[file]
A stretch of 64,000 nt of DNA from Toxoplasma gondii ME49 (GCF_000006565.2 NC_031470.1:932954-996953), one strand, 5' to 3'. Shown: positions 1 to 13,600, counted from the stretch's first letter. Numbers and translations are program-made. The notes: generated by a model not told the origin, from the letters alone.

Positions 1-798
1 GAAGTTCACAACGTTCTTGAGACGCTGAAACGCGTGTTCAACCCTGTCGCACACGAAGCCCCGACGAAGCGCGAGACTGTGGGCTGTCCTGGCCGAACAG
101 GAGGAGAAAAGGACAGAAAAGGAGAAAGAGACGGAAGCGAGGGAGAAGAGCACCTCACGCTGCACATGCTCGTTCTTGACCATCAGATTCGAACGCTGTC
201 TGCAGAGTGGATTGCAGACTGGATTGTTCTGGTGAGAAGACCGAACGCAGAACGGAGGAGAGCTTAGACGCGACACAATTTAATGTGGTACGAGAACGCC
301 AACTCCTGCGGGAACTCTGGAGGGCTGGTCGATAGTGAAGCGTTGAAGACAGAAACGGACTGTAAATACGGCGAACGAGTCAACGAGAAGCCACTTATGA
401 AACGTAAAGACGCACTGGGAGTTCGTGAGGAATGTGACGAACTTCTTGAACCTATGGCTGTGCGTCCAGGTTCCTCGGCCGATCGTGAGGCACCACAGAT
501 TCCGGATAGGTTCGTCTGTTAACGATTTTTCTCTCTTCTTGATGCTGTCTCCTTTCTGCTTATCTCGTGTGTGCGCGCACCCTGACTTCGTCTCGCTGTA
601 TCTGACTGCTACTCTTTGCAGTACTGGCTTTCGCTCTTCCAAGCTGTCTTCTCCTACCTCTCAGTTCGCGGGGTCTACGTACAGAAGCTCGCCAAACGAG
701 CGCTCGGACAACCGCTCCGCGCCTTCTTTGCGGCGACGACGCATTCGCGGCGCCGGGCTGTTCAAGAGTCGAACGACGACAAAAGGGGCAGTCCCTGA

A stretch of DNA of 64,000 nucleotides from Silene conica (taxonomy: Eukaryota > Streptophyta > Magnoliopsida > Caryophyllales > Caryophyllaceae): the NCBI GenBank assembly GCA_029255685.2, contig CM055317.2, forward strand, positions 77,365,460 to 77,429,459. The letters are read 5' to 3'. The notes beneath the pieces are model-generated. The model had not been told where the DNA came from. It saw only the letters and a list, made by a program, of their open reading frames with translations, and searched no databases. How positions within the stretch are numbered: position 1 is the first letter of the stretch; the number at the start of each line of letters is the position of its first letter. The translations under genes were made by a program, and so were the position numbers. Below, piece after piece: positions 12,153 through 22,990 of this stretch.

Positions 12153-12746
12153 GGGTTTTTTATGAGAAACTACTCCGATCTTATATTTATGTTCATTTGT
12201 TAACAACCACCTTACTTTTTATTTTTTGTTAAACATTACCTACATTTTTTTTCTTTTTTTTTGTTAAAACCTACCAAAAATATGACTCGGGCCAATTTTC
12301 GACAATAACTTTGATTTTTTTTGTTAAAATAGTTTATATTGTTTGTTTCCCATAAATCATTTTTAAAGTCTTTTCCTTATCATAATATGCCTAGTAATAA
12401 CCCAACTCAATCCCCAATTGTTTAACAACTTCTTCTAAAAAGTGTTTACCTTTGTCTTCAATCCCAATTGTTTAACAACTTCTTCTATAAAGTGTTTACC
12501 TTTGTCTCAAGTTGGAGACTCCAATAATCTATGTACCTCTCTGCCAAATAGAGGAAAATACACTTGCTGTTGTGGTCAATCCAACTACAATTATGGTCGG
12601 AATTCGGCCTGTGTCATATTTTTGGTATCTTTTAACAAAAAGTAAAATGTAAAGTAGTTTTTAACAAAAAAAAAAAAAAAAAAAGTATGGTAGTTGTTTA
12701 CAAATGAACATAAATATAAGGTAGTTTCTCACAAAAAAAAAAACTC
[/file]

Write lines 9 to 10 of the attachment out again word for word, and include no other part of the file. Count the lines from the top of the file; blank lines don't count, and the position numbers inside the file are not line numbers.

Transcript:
601 TCTGACTGCTACTCTTTGCAGTACTGGCTTTCGCTCTTCCAAGCTGTCTTCTCCTACCTCTCAGTTCGCGGGGTCTACGTACAGAAGCTCGCCAAACGAG
701 CGCTCGGACAACCGCTCCGCGCCTTCTTTGCGGCGACGACGCATTCGCGGCGCCGGGCTGTTCAAGAGTCGAACGACGACAAAAGGGGCAGTCCCTGA